|Cetti's Warbler Bird||Grasshoper Warbler Bird|
|River Warbler Bird||Savi's Warbler Bird|
|Aquatic Warbler Bird||Sedge Warbler Bird|
|Blyth's Reed Warbler Bird||Marsh Warbler Bird|
|Reed Warbler Bird||Great Reed Warbler Bird|
|Icterine Warbler Bird||Black Cap Warbler Bird|
|Garden Warbler Bird||Barred Warbler Bird|
|Lesser Whitethroat Warbler Bird||Common Whitethroat Warbler Bird|
|Dartford Warbler Bird||Greenish Warbler Bird|
|Wood Warbler Bird||Chiffchaff Warbler Bird|
|Willow Warbler Bird|
Greenish warbler bird is a small, restless warbler with a rather large rounded head. It is greyish-green above, with a short, narrow, whitish wingbar formed by pale tips to the greater coverts. The underparts are whitish, the legs are grey-brown and the bill has a pinkish-orange lower mandible which makes it appear stouter. The head is strongly marked, with a long, whitish supercilium reaching the nape at the rear and extending over the bill and on to the forehead, highlighted by a prominent dark eyestripe and a pale cheek below.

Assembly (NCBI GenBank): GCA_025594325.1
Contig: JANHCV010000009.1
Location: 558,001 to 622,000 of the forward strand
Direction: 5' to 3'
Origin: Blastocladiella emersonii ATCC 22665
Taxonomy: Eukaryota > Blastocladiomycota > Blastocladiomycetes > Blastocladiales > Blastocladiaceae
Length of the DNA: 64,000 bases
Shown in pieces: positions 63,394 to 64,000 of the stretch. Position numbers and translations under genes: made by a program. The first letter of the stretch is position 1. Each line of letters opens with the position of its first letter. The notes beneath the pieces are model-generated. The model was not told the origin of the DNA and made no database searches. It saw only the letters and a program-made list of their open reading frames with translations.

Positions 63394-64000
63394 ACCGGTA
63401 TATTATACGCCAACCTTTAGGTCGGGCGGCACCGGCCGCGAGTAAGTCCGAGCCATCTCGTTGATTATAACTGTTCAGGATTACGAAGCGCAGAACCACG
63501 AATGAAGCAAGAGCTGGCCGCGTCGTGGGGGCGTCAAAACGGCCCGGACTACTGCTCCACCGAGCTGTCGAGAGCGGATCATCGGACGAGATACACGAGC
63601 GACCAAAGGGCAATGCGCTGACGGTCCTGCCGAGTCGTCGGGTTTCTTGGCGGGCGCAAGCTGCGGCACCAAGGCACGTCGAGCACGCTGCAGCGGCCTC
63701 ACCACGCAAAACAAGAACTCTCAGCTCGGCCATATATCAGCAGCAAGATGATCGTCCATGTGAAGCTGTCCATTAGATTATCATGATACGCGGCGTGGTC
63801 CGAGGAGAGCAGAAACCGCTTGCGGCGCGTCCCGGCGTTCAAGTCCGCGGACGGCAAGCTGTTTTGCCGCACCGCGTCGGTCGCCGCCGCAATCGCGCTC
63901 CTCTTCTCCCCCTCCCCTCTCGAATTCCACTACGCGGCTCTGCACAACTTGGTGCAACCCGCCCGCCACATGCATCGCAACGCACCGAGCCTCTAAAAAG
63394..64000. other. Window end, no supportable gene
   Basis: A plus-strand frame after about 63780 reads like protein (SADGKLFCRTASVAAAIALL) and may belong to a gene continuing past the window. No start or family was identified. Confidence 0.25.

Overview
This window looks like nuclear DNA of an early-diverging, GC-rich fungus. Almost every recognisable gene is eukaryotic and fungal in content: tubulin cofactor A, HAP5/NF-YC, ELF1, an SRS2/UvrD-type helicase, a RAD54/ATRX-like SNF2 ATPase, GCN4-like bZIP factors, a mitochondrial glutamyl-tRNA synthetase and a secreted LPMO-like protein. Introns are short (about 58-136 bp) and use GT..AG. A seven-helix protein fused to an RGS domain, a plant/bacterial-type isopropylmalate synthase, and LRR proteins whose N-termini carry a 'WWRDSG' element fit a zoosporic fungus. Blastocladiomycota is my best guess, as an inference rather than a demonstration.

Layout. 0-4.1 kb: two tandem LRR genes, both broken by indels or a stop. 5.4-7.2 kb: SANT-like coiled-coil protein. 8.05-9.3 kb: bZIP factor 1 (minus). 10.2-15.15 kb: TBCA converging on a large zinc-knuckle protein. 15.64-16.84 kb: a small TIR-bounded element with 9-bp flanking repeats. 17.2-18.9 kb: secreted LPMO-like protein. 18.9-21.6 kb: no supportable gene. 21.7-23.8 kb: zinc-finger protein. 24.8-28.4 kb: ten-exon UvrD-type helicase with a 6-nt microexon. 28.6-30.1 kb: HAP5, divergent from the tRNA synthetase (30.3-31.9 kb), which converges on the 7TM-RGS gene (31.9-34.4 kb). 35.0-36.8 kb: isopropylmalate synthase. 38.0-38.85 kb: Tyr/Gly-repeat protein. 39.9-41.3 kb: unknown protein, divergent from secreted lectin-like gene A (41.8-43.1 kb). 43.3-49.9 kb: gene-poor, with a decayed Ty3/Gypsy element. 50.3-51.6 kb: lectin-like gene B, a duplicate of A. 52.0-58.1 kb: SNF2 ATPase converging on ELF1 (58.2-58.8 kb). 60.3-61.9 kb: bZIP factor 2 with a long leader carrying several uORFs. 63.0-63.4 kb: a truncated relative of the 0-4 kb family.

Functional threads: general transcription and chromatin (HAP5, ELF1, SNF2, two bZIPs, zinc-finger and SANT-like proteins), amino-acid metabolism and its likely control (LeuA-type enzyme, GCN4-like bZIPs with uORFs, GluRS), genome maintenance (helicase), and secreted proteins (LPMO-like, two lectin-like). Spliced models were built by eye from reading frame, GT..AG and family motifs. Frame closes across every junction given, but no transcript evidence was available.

Greenish warbler bird is a scarce but annual visitor to the east coast of Britain, usually as a spring overshoot or an autumn migrant. Greenish warbler bird breeds from the eastern Baltic eastwards and favours open mixed or broad-leaved woodland with tall trees and rich undergrowth, parks, large gardens, riverine woods and thickets. Migrants appear in coastal scrub and bushy areas, particularly where taller trees are found. It winters in India.
The song of greenish warbler bird is a rapid, jerky shuttling burst of notes that sound as if they overlap with each other, delivered more or less on a level tone, such as "tseuu-tseuu-tseuu tsi'wee schi'schi'schi tsit'si-chew-si si-chew-si si-chew-si" or "tsii tsii tsii tsittisee tsitti-see'tsee'tsee'tsee-tsechu-si". Marginally slower at the start, it then accelerates in the middle with a slight flourish at the end. Greenish warbler bird can include a rattle of more quickly repeated notes, and typically lasts for 2-4 seconds. It is often likened to the song of the White Wagtail, as is the common call note, which is a slightly descending, disyllabic, rather quick "tizh'oo!" or "tiss'yip". If also gives a milder version of this call, aflatter "swee-er", "swss-eh" or "ts'sieh". Sings from the crown of a tall tree.